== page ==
A recent story in the “Wall Street Journal” chronicled the use of artificial intelligence in a new dating app. Users snap a photo of their face — that’s it — and the AI …
A recent story in the “Wall Street Journal” chronicled the use of artificial intelligence in a new dating app. Users snap a photo of their face — that’s it — and the AI system proceeds to craft a profile of their personality, which it then tests against other generated personalities on the site and assigns a likelihood of them being a compatible match.
Whether or not it works is completely speculative and highly subjective (the author used it to assess the hypothetical compatibility with her husband of over two decades; it said they were a 55% match).
But what is more interesting about the app is how it contributes to the rapidly growing list of things tech entrepreneurs are throwing artificial intelligence at in order to possibly make the next billion dollar advancement.
From conquering cancer, to solving climate change, to building Matrix-esque virtual reality video games, redesigning city highways and everything in between, AI is the conductor on a million different hype trains promising a better, more efficient and evolved tomorrow.
But at least for now, those ambitions appear to be quite a ways ahead of their time — at least in regard to areas where human intuition come into play.
Having a powerful computer algorithm analyze trillions of combinations of DNA to develop new vaccines and cures for diseases is one thing, but figuring out a stranger’s intentions, ambitions, and personality through a simple scan of their face? Such work (done accurately, at least) is relegated to the world of science fiction for now.
The Achilles heel of most artificial intelligence systems today comes back to their inability to truly “know” anything. Even the most advanced AI-powered chat bots, to date, are merely sophisticated replicators of known data fed into their algorithms. Data can provide powerful indicators enabling these systems to make very accurate predictions, but data alone cannot account for the many variables that contribute towards a person making a singular decision at any various point in their lives. Humans are inherently unpredictable to a certain degree, which doesn’t easily jive with the mathematical minds of computers.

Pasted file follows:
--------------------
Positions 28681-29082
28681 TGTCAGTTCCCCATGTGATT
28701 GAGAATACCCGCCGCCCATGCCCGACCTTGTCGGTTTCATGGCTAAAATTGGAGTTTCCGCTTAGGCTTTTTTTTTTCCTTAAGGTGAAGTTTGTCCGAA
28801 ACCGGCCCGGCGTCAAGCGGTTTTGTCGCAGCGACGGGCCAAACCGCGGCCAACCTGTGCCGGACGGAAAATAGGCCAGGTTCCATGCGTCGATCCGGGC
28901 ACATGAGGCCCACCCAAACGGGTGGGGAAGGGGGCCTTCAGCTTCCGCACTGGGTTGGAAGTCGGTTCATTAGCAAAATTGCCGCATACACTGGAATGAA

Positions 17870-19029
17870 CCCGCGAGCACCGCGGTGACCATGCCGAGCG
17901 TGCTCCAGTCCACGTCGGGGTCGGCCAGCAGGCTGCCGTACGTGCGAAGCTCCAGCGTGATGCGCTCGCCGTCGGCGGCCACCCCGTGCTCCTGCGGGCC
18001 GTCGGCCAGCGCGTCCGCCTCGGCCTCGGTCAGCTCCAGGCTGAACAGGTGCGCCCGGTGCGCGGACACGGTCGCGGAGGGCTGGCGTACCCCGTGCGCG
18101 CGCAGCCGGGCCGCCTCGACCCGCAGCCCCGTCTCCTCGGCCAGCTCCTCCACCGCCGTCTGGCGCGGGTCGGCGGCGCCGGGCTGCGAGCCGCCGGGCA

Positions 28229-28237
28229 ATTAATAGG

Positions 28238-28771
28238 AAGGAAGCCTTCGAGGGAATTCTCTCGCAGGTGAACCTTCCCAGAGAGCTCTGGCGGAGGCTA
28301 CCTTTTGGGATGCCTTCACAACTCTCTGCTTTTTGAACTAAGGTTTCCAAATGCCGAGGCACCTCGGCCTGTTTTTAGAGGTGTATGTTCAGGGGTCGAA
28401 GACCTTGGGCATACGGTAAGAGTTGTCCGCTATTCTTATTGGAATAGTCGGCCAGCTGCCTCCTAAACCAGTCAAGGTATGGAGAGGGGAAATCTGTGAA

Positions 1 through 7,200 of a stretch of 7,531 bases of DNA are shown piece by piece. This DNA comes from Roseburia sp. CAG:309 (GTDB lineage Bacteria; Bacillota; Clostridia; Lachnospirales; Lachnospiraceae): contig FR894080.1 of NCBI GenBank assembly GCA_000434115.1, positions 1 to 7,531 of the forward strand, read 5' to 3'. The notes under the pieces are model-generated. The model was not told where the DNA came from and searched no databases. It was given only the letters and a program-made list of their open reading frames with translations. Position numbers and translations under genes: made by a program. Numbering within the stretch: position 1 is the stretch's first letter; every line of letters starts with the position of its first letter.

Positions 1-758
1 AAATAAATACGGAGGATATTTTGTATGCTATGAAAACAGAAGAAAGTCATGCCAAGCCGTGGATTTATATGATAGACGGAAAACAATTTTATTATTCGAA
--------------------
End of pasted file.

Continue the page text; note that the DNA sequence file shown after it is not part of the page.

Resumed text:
This does not mean this will always be the case. As machine learning progresses and artificial intelligence becomes more powerful, there very may well come a day when a computer can spit out a dating profile that so closely matches your own interests and quirks that it will change everything we know about dating. We may soon live in a world where political debates are unnecessary, as programs could fully extrapolate and accurately predict the policy decisions a potential president will make before they’re even given the chance to make them.
To say this would be a brave new world is to be a vast understatement, but for now, you’re probably better off grabbing a drink and a bite to eat with a potential mate rather than waiting for them to be zapped into your inbox, eagerly awaiting their robotically chosen suitor.
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